A principal barrier to treatment of pancreatic cancer is the densely fibrotic tumor microenvironment, its high interstitial pressure acts to collapse blood vessels and impair the delivery of chemotherapy. This lack of functional vasculature limits nutrient availability within the tumor, causing cancer cells to develop numerous metabolic adaptations to allow for proliferation in nutrient austere conditions.
The metabolic profiles of a series of clonal cell lines derived from a single pancreatic tumor, were found to be clustered into two distinct groups.
These groups demonstrated differential sensitivities to inhibitors of mitochondrial metabolism, and the growth of sensitive clones were rescued through co-culture with insensitive cells. Chris Halbrook’s team identified this is mediated by exchanged asparagine, released by insensitive cells. Conversely, the use of asparaginase to degrade asparagine sensitizes pancreatic ductal adenocarcinoma tumors to mitochondrial inhibition.
Key webinar discussion topics include:
How clonal heterogeneity extends to metabolism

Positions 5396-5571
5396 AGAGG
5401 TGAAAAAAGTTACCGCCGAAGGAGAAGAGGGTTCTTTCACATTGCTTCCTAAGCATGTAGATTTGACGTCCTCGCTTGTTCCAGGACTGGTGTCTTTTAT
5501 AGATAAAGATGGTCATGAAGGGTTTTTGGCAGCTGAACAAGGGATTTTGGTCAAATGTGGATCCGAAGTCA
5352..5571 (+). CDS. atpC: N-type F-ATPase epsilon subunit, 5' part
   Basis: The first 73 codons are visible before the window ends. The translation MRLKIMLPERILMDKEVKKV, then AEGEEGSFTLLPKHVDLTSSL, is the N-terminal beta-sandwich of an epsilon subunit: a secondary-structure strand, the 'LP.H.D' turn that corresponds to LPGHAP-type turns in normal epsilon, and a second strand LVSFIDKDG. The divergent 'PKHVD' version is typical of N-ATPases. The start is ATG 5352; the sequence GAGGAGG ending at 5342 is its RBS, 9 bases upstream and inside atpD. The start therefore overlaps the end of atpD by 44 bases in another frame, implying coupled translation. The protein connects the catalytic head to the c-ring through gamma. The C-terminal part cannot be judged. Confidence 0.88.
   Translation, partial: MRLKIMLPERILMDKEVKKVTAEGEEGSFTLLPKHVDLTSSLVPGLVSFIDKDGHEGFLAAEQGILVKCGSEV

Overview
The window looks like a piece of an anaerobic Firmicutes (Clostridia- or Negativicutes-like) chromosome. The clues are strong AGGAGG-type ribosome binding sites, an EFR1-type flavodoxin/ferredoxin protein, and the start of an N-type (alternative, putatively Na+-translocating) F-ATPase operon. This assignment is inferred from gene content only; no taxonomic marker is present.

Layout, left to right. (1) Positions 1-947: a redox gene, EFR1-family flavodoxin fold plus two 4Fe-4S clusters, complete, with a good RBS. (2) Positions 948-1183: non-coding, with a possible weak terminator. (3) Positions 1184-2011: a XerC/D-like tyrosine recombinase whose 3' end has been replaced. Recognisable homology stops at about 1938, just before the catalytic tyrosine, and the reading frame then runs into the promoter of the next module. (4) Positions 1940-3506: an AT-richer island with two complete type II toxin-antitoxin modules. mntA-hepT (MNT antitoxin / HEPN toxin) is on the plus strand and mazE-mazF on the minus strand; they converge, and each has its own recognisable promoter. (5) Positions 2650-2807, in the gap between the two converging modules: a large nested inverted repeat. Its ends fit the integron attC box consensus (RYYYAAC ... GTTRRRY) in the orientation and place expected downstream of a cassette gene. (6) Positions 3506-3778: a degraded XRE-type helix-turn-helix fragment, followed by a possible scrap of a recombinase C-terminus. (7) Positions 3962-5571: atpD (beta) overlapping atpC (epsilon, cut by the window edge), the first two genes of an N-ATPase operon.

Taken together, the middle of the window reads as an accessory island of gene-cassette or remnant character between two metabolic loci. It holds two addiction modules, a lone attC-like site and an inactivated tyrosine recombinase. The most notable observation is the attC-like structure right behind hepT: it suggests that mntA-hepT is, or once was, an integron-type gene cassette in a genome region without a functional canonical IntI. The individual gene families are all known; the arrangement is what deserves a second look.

Ascertaining if cancer cell growth can be supported by metabolic crosstalk
How degradation of asparagine enhances mitochondrial inhibition
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Dr. Chris Halbrook is an Assistant Professor in the Department of Molecular Biology and Biochemistry at the University of California Irvine.
His research focuses on understanding the metabolic mechanisms driving cancer cell proliferation in the tumor microenvironment, with the goal of developing new therapy options.
This work has identified several mechanisms of metabolic crosstalk with functional consequences on pancreatic tumor growth, chemoresistance, and immune suppression.